Background: Barriers to incorporation of simulation in cardiothoracic surgery training include lack of standardized, validated objective assessment tools. Our aim was to measure interrater reliability and internal consistency reliability of a coronary anastomosis assessment tool created by the Joint Council on Thoracic Surgery Education. Methods: Ten attending surgeons from different cardiothoracic residency programs evaluated nine video recordings of 5 individuals (1 medical student, 1 resident, 1 fellow, 2 attendings) performing coronary anastomoses on two simulation models, including synthetic graft task station (low fidelity) and porcine explant (high fidelity), as well as in the operative setting. All raters, blinded to operator identity, scored 13 assessment items on a 1 to 5 (low to high) scale. Each performance also received an overall pass/fail determination. Interrater reliability and internal consistency were assessed as intraclass correlation coefficients and Cronbach's α, respectively. Results: Both interrater reliability and internal consistency were high for all three models (intraclass correlation coefficients = 0.98, 0.99, and 0.94, and Cronbach's α = 0.99, 0.98, and 0.97 for low fidelity, high fidelity, and operative setting, respectively). Interrater reliability for overall pass/fail determination using κ were 0.54, 0.86, 0.15 for low fidelity, high fidelity, and operative setting, respectively. Conclusions: Even without instruction on the assessment tool, experienced surgeons achieved high interrater reliability. Future resident training and evaluation may benefit from utilization of this tool for formative feedback in the simulated and operative environments. However, summative assessment in the operative setting will require further standardization and anchoring.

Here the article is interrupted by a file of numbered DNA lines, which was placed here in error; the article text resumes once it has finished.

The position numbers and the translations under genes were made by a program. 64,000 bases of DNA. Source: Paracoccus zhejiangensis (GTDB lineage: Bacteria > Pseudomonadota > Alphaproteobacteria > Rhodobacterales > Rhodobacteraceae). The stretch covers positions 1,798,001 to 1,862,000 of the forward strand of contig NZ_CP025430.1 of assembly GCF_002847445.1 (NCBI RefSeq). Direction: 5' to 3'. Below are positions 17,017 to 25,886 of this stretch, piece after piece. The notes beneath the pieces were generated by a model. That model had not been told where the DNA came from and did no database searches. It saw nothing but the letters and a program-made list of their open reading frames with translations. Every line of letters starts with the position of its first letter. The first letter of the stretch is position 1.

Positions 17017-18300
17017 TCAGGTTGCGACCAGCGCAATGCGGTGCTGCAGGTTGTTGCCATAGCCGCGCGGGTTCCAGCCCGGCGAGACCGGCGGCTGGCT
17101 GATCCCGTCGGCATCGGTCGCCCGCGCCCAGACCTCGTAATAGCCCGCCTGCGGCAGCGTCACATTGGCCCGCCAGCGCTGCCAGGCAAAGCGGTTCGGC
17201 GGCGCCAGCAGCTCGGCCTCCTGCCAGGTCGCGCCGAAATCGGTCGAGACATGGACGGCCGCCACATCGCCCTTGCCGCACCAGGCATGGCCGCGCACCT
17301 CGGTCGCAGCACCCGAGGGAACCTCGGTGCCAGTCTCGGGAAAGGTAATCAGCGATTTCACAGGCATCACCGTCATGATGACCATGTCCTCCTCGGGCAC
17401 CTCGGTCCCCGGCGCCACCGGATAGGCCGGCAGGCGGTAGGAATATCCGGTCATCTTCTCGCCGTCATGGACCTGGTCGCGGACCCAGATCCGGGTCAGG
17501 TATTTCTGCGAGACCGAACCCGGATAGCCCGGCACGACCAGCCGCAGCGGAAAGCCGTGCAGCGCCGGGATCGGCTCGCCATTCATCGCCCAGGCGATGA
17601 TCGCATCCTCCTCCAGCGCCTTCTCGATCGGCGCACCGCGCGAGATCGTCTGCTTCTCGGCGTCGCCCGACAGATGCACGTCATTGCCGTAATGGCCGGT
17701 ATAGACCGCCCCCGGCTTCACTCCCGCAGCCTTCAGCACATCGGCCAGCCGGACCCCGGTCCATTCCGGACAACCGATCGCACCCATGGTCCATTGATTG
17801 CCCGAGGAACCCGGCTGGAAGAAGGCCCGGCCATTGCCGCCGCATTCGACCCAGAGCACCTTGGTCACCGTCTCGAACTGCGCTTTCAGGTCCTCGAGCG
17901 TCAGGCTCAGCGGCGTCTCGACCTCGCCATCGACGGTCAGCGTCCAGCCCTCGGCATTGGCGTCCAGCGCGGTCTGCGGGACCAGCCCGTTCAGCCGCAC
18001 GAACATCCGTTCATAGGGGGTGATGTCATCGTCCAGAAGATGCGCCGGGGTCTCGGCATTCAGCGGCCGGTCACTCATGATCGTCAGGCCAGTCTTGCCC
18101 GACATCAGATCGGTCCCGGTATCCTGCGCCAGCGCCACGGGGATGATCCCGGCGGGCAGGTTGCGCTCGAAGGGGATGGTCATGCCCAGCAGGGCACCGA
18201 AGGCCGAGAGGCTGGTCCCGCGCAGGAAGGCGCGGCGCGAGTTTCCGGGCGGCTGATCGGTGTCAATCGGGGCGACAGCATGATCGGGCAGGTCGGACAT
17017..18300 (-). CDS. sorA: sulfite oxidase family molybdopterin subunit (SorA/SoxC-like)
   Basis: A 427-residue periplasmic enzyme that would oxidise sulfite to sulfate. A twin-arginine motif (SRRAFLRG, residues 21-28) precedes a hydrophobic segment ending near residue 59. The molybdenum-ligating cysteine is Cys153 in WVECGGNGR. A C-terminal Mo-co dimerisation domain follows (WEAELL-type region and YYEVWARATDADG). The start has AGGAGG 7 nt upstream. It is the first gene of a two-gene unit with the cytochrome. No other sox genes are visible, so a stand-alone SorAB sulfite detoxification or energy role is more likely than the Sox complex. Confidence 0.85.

ASJC Scopus subject areas
- Cardiology and Cardiovascular Medicine
- Pulmonary and Respiratory Medicine